Friday, 10 December 2010

Tuition Fees - Recent Demonstrations

Hi all

Given the publicity given to the recent student demonstrations I think that we probably need to address some of the wider philosophical and political issues associated with these events.

Please keep the conversation civil!

The real issue for me here isn't really about education at all - rather, the transfer of debts accrued by one generation onto another.

Therefore, it is important not to get too bogged down in the minutiae of the policy dimensions of the debate - for example, about the whether the university teaching grant was cut too much, or whether something else might have been cut instead. The question is why the cuts have had to be made at all and who we call to account for this.

In this way, we must feel some sympathy for the next generation of students - a generation that is likely to be somewhat less affluent and have fewer opportunities than than the one preceeding it.

However, it is less easy to feel sorry for the majority of demonstrating students in narrow political terms. Most voted liberal democrat at the last election (alongside a number of academic staff, it must be said) and so politically these students have, in a sense, 'got what they deserved'.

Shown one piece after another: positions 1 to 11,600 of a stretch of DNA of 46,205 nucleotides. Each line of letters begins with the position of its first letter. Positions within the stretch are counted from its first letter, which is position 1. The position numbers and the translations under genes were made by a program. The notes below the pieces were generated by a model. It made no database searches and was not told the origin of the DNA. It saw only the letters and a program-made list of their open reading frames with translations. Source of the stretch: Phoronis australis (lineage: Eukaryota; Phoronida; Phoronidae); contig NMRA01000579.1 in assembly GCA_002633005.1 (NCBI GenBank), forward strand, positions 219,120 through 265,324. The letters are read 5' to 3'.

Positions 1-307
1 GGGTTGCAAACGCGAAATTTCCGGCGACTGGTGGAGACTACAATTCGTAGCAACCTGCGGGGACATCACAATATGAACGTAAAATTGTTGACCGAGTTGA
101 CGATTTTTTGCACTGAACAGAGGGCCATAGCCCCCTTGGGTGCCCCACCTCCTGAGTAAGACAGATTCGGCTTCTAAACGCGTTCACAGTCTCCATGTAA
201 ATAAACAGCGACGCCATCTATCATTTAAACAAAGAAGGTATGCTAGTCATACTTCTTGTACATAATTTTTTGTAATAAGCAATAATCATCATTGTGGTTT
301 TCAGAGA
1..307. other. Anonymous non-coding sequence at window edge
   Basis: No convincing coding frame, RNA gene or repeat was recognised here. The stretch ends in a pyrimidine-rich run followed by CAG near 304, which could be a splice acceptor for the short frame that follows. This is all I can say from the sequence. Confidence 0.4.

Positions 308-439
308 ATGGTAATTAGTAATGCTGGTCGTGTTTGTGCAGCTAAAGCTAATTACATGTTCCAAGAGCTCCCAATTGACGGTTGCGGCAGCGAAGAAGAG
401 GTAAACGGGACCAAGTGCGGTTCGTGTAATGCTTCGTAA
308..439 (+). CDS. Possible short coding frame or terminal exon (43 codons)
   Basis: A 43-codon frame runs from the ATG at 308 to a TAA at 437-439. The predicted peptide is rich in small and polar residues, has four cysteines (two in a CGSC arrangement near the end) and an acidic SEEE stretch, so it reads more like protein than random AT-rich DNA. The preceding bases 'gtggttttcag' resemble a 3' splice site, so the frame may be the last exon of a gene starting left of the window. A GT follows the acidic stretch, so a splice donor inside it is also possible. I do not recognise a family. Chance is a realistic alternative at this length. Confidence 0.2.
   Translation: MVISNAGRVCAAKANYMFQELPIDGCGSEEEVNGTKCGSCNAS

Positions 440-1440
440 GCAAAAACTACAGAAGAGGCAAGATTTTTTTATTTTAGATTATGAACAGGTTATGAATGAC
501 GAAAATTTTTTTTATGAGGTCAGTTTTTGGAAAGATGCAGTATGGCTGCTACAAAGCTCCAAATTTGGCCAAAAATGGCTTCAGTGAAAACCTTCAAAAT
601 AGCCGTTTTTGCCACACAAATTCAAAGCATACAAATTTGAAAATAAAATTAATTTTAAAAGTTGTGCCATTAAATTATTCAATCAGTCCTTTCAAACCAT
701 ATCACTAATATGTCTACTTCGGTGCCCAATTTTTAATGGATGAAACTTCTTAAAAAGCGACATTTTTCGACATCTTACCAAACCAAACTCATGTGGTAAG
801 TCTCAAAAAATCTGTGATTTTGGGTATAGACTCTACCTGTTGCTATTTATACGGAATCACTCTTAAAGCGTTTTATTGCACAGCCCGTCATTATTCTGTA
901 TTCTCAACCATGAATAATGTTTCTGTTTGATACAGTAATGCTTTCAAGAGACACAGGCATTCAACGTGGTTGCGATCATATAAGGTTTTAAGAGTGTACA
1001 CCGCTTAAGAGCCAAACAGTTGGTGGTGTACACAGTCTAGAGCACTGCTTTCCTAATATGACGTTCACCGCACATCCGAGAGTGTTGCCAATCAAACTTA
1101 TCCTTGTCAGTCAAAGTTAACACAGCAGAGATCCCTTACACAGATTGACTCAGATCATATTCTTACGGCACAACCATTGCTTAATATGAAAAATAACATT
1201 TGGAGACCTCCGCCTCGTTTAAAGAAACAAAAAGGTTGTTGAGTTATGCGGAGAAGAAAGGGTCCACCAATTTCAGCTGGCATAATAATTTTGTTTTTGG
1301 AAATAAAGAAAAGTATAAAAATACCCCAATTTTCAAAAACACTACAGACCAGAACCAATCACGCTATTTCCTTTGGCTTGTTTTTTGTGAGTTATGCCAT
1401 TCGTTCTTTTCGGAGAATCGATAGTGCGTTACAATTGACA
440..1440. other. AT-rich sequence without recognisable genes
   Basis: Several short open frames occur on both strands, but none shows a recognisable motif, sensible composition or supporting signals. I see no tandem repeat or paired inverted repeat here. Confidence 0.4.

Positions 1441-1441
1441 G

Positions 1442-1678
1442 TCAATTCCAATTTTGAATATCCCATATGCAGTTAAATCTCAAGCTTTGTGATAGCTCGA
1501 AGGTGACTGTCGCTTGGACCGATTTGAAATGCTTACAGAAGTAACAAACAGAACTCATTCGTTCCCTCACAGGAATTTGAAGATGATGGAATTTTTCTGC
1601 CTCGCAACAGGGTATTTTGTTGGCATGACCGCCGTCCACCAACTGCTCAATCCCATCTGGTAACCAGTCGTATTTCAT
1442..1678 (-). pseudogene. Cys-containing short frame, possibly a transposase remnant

This phenomenon - to vote lib dem as an expression of 'disaffected radicalism' - began in 2005; when a numerous students and academic staff voted lib dem as a protest against the Iraq war. This significantly reduced the labour majority and put the Tories within striking distance of government. This trend was repeated in 2010 - giving us in the end the new Tory-Lib dem coalition.

Why did this happen? Self interest? A loose concern with 'lib demish' humanitarian issues such a 'ecology' etc?. Perhaps a combination - I don't think that we can dismiss this phenomenon as simply a symptom of intellectual confusion and/or self-preoccupation. The best explanation for me is that it simply became 'fashionable' to do so.....

Overall, this is a hard lesson in economic and political realities for a new generation of people depolicitised by markets and distracted by the media.

Welcome to the real world!


Thursday, 9 December 2010

The Infinite Monkey Cage

See below for a recommendation from Rob Humphries (final year Philosophy student:

The radio 4 show The infinite monkey cage has broken from it's usual scientific subject matter to deliver a show on philosophy


Always nice to see a popular rationalist hero (in this case Dr. Brian Cox) get grilled by a philosopher or two. I think Julian Baginni is on the panel.